Yoga Korunta? I’m still a skeptic

James Russell has posted a lengthy piece investigating one of Ashtanga’s great myths / stories / what-have-yous: the Yoga Korunta.

I think I’m on record as a skeptic. It sounds like something that could have been mentioned as a way to add authority to the sequence and system. Maybe a fairly off-handed remark, as something Pattabhi Jois said to a (perhaps annoying) student to get that student to simmer down.

That’s just my guess and sense of things. Or my sense of people.

I do know that I agree with Russell that I don’t think, ultimately, it matters if there was a Korunta. I’m not at all sure if anything matters other than the yoga you just did or are doing.

You can read his investigations and conclusions right here.

Posted by Steve

Just where did the Ashtanga police come from?

Over the weekend — and probably on the Facebook, which I am trying to frequent less and less (and not for any spying reasons) — I saw a couple, maybe three, references to everyone’s favorite authority figure: the Ashtanga police. If memory serves (and it rarely does), someone had practiced on Saturday. Maybe with music.

And so it was a lock that the Ashtanga police would be paying a visit.

It feels like this jokey — some don’t think it so funny — meme of ours is nearly as ingrained in the Ashtanga “system” as the Yoga Korunta and Patanjali, himself.

And like both of them, I wonder if we have any idea of the police’s origin. The interwebs don’t seem to want to supply an answer. Was it something said, offhand, some morning in Mysore? Did it come from the mouth of an anti-Ashtangi? Maybe there are multiple sources?

Anyone know? Anyone want to hazard a guess?

Posted by Steve


‘The potential of Asana to hold the full spectrum of classical Yoga’

Our good (albeit virtual) friend Robbie Norris just pointed us in the direction of a really thoughtful and wonderful piece on yoga and asana. It’s by his friend, and now teacher at Richard Freeman’s Yoga Workshop, Ty Landrum. Here’s a link to Ty’s piece and some excerpts to queue up your interest:

Modern Yoga is obsessed with Asana, the practice of postural forms. Traditionalists often complain that what we now call “Yoga” is just another trend in physical culture, barren of spiritual substance. It reflects an obsession with the body, and it shackles the mind to a lower plane of existence. In light of the Asana studios springing up on every corner, with their loud music and expensive boutiques, the critics seem to have a point. What they fail to appreciate, however, is the potential of Asana to hold the full spectrum of classical Yoga within its scope.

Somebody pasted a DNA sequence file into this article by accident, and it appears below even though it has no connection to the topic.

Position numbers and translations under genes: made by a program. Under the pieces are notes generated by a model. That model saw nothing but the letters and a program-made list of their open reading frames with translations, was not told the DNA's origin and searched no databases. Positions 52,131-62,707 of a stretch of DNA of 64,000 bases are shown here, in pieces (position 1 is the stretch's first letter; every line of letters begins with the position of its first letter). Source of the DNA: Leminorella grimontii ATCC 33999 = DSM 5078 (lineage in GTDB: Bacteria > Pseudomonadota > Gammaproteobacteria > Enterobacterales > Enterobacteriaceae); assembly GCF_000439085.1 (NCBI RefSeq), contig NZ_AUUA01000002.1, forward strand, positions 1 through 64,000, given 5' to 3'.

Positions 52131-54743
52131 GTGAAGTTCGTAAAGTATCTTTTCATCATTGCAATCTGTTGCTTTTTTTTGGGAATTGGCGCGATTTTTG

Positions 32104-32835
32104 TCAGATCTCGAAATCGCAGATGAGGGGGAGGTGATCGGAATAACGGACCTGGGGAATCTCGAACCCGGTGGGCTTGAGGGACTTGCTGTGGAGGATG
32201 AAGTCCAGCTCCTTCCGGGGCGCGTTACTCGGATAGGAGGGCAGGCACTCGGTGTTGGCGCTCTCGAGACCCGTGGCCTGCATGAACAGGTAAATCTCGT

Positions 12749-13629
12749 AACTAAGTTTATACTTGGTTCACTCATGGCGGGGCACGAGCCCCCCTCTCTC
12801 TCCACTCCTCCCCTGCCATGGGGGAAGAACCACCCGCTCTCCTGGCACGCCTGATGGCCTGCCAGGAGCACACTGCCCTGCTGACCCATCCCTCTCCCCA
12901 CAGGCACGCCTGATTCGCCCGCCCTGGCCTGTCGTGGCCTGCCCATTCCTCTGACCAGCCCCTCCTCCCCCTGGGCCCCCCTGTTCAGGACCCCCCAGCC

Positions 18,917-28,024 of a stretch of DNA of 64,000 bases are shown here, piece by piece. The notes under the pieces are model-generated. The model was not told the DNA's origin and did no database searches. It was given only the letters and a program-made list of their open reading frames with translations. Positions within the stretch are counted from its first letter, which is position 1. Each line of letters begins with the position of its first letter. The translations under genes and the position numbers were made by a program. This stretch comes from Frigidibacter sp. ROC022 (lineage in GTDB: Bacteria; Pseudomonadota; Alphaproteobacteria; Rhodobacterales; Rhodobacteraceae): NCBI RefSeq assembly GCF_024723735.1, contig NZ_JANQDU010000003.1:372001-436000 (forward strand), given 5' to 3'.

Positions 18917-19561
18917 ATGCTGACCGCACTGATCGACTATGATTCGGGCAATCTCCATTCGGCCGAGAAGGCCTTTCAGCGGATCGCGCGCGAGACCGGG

In the Krishnamacharya lineage (which includes the contemporary Ashtanga, Iyengar, and Svasta Yoga styles), Asana is practiced according to an art of sequencing called Vinyasa Krama. The origin of this art is uncertain, and Krishnamacharya gave mixed reports. When asked where he learned his sequencing principles, he sometimes cited Brahmachari, while at other times, he cited the Yoga Korunta, a medieval Hatha text that he discovered in the library at the University of Calcutta. This text was written on banana leaves and, to Krishnamacharya’s dismay, was being eaten by ants. He was able to read the text, but he was not able to restore it, and although he made a transcription, it was misplaced. Some biographers have speculated that while the Yoga Korunta was an important influence on Krishnamacharya, the art of Vinyasa Krama was his own innovation. He cited other sources, however, because he refused credit for yogic knowledge on principle. He held that yogic knowledge has a divine origin, and yogic sages are but media of this knowledge.

Whatever the origin of Vinyasa Krama may be, there can be no doubt that it represents an important development in the history of Yoga, and that its transmission to the modern world owes nearly everything to Krishnamacharya and Bramachari. To place this development in relation to the classical Yoga tradition, we must look closely at the Ashtanga system described in the Yoga Sutras by the Patanjali. Then we can see how the art of Vinyasa Krama relates to the experiences of absolute reality that classical Yoga is designed to induce.